Keep the End in MindJournal Entry: March 26, 2009

Becoming the person God created me to be is hard work. I am ready to give up and just go with the flow. I am tired. If I had to describe how I felt about my life right now tired is the word I would use.

This tiredness isn’t about physical activity, but it is about the spirit. I am spiritual weary due to looking at my heart and the futility of trying to make changes. It is the weariness that comes with the realization that I am so very far away from the destination: the man that God created me to be.

When one is weary how does he summon up the courage, strength, and desire to change?

I don’t know the answer to that question. I do know that God has been asking me to consider the end. At the end of my life what type of man do I want people to say I was? This isn’t about my accomplishments, but it is about my character.

It is my belief that God is more interested in character than He is in talent, and that He is more interested in personal holiness than in individual accomplishments. If that is true, then God will bring into my life all the right opportunities to help me develop into the right person. By responding to these opportunities with faith I allow God to mold me into the man He created me to be.

One of the lesson I learned from the book Caesar against the Celts is that when a person knows what the goal is, then he is in the best position to make the most of the opportunities he is given. Caesar had a goal in mind, he wanted political power, and when circumstances were not what he planned them to be, he was still able to find a way to use those circumstances as an opportunity that would ultimately benefit him. It wasn’t luck that made Caesar, it was his understanding of who he wanted to be, and thus making the most of whatever opportunity he faced to move one step closer to the dream of being emperor.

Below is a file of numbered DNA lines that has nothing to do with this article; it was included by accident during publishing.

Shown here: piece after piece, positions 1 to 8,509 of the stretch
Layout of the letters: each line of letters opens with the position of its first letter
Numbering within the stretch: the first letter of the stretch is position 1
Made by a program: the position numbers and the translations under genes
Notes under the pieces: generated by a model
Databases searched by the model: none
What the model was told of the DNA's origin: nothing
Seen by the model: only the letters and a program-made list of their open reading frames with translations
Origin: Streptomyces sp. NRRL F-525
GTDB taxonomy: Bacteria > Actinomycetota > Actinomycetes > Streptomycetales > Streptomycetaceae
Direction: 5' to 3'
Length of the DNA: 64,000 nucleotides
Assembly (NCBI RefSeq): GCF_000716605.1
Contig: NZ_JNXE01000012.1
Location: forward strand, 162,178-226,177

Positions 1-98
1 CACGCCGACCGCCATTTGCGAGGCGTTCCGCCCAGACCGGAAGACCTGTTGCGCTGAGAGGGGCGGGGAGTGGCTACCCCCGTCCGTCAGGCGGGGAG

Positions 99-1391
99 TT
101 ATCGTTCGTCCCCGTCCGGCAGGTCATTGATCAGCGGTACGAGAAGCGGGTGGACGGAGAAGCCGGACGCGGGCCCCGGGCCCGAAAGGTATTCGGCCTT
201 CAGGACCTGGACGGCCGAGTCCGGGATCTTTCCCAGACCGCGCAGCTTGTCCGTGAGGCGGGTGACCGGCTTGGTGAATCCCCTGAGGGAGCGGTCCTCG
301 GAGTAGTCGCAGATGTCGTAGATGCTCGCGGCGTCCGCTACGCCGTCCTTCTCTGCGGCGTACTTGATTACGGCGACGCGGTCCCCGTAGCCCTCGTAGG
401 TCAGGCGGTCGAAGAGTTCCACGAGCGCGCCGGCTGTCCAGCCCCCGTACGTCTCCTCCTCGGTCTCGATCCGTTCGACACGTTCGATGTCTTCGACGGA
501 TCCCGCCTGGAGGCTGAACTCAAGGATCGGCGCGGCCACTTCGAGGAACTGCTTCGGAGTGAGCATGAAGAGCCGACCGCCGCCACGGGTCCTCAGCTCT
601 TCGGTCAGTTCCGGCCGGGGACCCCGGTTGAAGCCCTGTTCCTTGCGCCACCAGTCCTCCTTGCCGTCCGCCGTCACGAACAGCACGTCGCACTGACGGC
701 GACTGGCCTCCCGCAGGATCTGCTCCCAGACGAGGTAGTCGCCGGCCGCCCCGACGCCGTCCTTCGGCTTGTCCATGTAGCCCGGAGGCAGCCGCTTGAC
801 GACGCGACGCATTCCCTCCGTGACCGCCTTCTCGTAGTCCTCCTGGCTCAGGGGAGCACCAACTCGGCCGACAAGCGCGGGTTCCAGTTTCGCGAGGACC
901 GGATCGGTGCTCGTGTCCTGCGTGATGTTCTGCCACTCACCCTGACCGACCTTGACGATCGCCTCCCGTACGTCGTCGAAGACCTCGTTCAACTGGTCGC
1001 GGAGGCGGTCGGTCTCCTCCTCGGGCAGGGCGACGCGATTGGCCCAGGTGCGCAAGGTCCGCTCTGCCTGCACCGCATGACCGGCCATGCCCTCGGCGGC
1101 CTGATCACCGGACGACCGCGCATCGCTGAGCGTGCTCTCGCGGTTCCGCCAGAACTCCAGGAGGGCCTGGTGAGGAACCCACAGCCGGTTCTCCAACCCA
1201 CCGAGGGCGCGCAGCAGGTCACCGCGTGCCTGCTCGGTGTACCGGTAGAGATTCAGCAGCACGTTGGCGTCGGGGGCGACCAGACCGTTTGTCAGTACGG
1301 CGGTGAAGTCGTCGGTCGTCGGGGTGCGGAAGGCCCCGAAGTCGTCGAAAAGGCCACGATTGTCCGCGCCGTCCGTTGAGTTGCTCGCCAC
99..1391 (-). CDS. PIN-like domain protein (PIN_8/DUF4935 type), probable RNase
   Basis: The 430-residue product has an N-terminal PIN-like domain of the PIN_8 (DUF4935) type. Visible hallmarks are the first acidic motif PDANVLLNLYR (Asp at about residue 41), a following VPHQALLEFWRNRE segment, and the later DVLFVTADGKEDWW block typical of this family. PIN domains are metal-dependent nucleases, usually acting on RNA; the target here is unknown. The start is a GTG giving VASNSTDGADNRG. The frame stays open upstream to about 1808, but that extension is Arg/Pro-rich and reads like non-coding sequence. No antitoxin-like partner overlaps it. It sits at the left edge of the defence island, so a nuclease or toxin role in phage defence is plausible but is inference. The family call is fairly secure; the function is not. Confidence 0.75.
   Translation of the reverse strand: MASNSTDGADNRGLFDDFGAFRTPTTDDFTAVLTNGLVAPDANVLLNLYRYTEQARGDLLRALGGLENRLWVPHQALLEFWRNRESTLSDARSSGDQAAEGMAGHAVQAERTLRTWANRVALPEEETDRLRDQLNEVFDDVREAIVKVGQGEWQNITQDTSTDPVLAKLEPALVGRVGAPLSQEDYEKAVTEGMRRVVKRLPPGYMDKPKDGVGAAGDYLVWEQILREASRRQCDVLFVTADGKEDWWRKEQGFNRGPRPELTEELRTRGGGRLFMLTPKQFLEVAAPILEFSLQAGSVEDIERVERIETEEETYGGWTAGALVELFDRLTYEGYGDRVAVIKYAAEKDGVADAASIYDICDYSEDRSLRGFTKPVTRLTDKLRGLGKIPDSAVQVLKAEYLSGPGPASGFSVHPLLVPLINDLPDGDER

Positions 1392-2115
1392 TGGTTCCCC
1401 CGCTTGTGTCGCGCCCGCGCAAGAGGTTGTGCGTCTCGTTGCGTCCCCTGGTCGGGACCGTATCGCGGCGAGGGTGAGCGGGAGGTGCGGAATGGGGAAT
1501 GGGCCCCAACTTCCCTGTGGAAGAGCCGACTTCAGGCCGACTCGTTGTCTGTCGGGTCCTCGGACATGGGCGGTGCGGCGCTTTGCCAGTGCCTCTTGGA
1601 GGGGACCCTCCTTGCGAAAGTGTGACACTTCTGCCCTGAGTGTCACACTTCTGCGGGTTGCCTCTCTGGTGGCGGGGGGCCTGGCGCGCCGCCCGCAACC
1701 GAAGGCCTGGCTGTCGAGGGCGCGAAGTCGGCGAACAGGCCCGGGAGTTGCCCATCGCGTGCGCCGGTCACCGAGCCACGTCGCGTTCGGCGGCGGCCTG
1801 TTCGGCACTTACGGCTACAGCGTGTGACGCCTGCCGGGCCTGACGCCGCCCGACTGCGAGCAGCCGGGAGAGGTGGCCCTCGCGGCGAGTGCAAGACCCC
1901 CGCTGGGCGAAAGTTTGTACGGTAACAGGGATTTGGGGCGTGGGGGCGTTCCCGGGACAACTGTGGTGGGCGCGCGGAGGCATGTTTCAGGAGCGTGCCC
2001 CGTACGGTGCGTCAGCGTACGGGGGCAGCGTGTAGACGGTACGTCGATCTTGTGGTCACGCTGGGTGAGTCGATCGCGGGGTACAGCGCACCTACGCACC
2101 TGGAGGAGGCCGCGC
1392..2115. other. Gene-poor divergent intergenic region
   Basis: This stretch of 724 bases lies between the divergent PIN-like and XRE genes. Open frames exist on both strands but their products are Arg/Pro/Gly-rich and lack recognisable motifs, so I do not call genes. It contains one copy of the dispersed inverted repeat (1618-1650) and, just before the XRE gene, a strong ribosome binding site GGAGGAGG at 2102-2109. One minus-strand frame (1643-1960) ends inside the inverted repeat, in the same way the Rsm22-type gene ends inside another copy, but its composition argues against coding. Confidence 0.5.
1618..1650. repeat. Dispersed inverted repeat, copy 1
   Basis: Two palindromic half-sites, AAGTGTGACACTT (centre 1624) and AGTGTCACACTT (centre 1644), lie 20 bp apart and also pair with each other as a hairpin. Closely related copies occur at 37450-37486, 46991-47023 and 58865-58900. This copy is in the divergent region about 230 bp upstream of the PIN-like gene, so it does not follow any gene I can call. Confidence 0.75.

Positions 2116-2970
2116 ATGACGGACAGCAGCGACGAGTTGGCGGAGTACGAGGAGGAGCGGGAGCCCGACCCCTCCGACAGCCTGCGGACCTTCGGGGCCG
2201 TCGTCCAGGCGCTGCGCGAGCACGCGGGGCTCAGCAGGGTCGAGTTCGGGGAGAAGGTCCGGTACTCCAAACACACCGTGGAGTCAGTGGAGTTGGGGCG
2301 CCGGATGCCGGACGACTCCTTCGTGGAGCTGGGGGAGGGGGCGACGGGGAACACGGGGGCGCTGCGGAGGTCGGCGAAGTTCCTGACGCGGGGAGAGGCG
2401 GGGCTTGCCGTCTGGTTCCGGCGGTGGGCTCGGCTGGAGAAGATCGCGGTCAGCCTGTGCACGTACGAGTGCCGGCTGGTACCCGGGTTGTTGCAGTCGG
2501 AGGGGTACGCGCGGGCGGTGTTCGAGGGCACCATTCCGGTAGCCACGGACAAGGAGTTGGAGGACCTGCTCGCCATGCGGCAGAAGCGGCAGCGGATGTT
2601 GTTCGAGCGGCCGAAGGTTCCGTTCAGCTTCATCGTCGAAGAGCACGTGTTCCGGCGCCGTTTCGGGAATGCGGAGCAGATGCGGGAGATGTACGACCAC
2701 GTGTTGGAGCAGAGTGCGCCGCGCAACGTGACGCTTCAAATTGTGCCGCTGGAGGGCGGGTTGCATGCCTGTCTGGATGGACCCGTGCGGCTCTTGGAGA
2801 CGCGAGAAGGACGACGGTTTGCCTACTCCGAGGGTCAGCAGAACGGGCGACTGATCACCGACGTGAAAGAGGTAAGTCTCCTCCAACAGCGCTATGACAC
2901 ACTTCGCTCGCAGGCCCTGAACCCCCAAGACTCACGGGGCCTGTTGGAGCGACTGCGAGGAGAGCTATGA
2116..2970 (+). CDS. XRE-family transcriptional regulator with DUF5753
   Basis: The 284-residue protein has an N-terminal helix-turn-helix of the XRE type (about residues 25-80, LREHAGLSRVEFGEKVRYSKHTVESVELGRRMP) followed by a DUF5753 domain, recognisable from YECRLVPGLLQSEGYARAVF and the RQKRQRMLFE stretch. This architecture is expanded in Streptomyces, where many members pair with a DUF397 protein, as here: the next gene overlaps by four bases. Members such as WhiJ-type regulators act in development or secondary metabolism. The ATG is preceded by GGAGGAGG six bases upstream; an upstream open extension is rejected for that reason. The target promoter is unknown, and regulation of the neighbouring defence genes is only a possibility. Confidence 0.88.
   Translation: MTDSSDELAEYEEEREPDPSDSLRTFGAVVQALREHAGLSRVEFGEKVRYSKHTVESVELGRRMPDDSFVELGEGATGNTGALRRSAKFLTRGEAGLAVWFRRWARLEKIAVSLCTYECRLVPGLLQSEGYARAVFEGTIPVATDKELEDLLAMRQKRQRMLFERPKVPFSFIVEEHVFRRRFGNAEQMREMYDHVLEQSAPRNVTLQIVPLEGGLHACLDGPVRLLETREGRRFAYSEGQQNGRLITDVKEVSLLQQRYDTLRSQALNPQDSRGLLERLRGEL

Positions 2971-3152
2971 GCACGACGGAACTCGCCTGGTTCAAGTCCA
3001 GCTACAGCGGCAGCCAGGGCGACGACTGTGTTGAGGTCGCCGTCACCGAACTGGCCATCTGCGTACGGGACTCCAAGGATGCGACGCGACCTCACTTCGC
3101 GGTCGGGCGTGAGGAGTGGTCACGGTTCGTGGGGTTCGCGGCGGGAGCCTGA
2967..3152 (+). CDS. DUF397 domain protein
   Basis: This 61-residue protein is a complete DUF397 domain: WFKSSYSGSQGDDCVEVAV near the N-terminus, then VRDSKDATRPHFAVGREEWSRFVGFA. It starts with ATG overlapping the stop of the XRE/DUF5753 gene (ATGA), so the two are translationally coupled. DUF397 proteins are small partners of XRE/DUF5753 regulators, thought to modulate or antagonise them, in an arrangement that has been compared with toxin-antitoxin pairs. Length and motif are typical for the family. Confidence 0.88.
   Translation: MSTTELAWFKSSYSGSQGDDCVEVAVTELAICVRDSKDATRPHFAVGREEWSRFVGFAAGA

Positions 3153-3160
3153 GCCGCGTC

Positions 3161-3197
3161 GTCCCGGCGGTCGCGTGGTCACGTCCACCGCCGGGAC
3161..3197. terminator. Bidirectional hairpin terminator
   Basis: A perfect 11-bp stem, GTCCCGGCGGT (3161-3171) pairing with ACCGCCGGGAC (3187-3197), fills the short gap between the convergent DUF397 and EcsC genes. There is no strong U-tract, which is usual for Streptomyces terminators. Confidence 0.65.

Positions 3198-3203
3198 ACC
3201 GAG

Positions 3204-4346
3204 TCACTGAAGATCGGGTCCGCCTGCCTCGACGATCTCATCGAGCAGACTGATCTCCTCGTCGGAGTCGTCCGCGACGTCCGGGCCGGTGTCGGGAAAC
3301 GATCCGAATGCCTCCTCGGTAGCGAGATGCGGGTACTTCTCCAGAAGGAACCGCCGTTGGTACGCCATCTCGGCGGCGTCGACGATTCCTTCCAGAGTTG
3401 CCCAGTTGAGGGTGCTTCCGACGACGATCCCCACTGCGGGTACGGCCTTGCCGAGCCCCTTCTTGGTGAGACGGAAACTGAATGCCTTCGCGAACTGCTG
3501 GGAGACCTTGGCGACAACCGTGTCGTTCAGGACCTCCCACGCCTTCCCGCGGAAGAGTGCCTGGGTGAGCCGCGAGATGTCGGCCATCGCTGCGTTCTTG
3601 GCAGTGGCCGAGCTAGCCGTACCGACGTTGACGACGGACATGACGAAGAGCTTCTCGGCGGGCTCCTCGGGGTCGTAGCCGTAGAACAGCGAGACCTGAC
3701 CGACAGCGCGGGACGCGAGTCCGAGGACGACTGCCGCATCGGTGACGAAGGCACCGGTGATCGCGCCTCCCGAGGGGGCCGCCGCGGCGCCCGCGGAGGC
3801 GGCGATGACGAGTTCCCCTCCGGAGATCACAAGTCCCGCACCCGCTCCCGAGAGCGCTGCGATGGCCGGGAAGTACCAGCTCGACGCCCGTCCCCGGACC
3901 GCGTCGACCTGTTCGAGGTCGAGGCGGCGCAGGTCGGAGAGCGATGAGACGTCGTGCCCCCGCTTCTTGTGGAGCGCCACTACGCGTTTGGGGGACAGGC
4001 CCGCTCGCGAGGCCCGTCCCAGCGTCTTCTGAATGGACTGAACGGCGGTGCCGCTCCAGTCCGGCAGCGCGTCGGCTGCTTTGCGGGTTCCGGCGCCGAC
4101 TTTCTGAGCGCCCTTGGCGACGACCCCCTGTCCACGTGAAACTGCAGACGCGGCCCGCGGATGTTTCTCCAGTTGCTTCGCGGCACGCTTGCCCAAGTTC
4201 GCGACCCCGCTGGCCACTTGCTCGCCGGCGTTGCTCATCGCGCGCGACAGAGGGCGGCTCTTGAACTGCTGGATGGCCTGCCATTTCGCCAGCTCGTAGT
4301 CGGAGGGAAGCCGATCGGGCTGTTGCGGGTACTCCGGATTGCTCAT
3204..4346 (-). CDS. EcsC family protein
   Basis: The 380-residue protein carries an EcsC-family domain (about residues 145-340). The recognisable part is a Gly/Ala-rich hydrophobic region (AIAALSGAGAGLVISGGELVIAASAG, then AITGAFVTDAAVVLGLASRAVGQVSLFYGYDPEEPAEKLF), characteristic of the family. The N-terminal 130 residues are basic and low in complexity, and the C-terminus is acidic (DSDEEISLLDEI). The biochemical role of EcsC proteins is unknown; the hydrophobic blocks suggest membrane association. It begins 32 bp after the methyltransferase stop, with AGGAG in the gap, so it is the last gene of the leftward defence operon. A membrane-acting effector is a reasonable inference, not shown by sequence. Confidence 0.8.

I think the same is true for a Christian. When a Christian understands the type of person God wants them to be, what type of character they should have, then he/she is able to recognize the choices they are to make, regardless circumstances that they might face.

If I want to be a person of integrity, then I have to realize that the lost wallet I find on the sidewalk is an opportunity to display (and thus build) that integrity or an opportunity to ignore (and thus destroy) that same integrity.

I think part of the reason that I am weary is because I think all this work has to be done this instant. I am so far from the person I want to be and it feels like I haven’t made very much progress through the years. How can I hope to bring real change to my life by tomorrow or next week? It seems impossible.

My hope is that if I keep the end in mind, then I will be reminded that true change happens slowly, a step at a time, and with each step I get closer and closer to becoming that person God created me to be. This progress, no matter how slow it might be, is an act of faith, and thus something that brings a smile to God’s face. The daily choice to do the right thing slowly helps me to become a person fit for God’s New Creation.

At the end of my time on earth I want people to say:
“Paul was a man of courage. He did not back down from confronting the evil that was around him. He was a man of integrity. If he told you he would do something you could consider it done. Paul constantly and continually taught truth. He believed the Bible is God’s Word and it was the foundation for his teachings and his life. Most importantly Paul was a man of faith. When I think of a person of faith he is one of the many people who come to mind.”

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